So yeah, I think I'll just stick to the horrors. They're much more fun on so many levels. I did sort of have a good time coming up with scenarios where violence could be inserted in The Builder. That gave me the idea for this post. So it wasn't all bad. And I got to have margaritas afterwards.

Saturday, March 21, 2009

Blood Beach: Just When You Thought It Was Safe to Go Back Into the Water, You Can't Get To It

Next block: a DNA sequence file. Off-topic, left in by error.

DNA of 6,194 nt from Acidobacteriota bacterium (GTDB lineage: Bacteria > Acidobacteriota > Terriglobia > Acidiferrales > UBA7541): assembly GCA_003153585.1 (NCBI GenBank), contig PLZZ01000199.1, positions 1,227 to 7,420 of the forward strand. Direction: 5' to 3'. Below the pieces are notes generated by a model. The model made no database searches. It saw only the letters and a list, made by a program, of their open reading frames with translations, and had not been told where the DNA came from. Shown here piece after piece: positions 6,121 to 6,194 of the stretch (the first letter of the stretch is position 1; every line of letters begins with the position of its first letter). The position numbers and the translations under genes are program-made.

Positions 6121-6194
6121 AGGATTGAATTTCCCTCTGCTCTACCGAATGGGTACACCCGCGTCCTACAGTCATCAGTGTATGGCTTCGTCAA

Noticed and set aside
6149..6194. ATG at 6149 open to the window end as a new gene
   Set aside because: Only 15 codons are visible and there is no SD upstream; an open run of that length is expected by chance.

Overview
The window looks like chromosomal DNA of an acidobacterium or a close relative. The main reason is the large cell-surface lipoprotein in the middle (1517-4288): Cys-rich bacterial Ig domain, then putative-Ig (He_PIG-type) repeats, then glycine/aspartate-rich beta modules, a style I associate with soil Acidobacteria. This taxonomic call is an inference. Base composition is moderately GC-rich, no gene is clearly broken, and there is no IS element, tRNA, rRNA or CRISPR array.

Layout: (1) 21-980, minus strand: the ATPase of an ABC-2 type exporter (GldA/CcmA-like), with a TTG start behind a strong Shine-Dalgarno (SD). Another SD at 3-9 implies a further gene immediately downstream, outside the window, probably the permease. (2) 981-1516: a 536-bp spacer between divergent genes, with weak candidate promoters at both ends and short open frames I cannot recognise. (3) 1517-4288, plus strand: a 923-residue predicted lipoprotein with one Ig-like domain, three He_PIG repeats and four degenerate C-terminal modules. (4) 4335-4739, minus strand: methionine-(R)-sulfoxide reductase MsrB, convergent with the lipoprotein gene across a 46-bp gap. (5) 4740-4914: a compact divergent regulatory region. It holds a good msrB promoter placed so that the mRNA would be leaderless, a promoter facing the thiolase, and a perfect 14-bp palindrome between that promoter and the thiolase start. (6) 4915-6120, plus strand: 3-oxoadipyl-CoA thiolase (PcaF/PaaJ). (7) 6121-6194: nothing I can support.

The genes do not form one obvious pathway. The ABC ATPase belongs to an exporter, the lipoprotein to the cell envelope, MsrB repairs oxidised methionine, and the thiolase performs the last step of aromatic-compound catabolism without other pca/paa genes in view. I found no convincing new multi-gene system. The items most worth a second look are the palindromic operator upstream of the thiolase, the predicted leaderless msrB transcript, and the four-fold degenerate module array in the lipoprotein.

1981's Blood Beach is one of those movies in my child of the video stores of the 80's psyche that managed to elude me for years. Movie Time Video had a copy, a clamshell box if I remember correctly, but for some reason or another, I never rented it or watched it and it never made it into my collection until a couple of weeks ago. I have fond memories, however, of both the box art and the tagline, "just when you thought it was safe to go back in the water, you can't get to it." So Thursday night after some Canadian Club and soda, I decided it was time to embark on the Blood Beach odyssey. Here's the reasons I thought it was going to be sweeeeet: it's called Blood Beach, it has a great fucking tagline, and John Saxon is in it.  John Saxon typecast as a hardassed cop is reason alone enough for me to wanna get down on some Blood Beach.